Vindication mixes with continued uncertainty for Exxon plaintiffs

The oversized windows of Hans Wilhelmsen's house in Jacksonville command a view to the east of hills dotted with baled hay and stands of oak, maple and pine on the 70 acres he owns a mile south of where an Exxon station unleashed an underground flood of unleaded gasoline five years ago. Thirteen bison patrolled the fields then, but they're gone now, and Wilhelmsen is sure he knows why.

"We saw six die at one time" about two years ago, Wilhelmsen said. His family was among the 160 households and businesses who were awarded $1.53 billion this week in a lawsuit against ExxonMobil in connection with the spill in the winter of 2006 that contaminated groundwater in a community dependent on private wells. "It has to be in the food source or the water source, and it wasn't the food source."

He never had his suspicion tested by experts, although he was questioned about that by ExxonMobil's lawyers. What killed the bison some 30 years before they reached their expected life span is not clear. It's one of many uncertainties that remain in Jacksonville, where residents worry about the continuing hazards of contamination and what will become of the jury awards through the long process of judicial appeals.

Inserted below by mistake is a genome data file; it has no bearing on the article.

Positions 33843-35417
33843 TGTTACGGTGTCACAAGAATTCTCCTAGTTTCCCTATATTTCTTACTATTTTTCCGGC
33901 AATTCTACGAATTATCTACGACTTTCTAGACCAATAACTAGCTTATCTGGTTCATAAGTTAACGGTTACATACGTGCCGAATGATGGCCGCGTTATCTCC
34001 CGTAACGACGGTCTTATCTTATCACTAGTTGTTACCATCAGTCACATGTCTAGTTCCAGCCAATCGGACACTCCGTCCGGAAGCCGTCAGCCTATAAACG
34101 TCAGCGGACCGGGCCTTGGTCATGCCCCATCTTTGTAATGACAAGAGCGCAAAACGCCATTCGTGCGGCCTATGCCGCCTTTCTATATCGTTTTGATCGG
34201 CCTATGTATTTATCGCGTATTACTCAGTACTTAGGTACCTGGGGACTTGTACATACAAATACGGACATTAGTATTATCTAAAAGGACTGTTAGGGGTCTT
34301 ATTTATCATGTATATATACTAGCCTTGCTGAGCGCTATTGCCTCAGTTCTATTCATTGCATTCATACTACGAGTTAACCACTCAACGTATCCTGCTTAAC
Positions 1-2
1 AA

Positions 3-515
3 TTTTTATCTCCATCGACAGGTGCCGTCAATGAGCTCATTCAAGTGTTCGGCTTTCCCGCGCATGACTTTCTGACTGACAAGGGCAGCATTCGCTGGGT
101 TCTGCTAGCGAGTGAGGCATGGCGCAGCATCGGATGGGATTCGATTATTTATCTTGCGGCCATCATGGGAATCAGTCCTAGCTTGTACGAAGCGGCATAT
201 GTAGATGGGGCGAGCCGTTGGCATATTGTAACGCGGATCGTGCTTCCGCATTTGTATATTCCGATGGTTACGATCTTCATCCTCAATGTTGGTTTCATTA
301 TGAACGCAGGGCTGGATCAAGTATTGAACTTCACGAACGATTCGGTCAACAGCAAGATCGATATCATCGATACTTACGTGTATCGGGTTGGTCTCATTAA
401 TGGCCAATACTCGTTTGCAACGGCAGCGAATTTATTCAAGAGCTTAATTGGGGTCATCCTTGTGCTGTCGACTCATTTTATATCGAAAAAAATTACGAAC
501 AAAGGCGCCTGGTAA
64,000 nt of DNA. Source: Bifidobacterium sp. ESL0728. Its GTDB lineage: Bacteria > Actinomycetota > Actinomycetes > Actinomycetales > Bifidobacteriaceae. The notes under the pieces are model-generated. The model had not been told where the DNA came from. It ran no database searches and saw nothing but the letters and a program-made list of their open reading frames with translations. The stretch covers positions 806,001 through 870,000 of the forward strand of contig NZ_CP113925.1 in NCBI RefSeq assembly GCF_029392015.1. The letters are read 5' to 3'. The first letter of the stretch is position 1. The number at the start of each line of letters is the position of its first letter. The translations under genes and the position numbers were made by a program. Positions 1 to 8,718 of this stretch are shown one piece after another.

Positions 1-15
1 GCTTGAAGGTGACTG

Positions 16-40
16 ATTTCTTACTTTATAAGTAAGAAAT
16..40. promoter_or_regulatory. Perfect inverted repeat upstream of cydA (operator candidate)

"The big unknown is how long, and how much," said Wilhelmsen, who with his wife and two young boys received the highest damage award for any one household: $60 million in punitive and compensatory damages — in part because he owns several properties. He figures people must think he won a lottery, but it's hardly that simple.

The verdicts conclude a six-month-trial, but they're as much the beginning of a legal proceeding as an ending.

ExxonMobil's lead lawyer in the case, James F. Sanders, said Friday that he anticipates a "veritable book" of post-trial motions to be filed in Circuit Court in the next couple of weeks. Those arguments will be made before the trial judge, Robert N. Dugan, as a preamble to proceedings before the Maryland Court of Special Appeals. Sanders said it's possible that appeals in this case might reach the federal courts, as the punitive damage awards could raise constitutional issues over due process.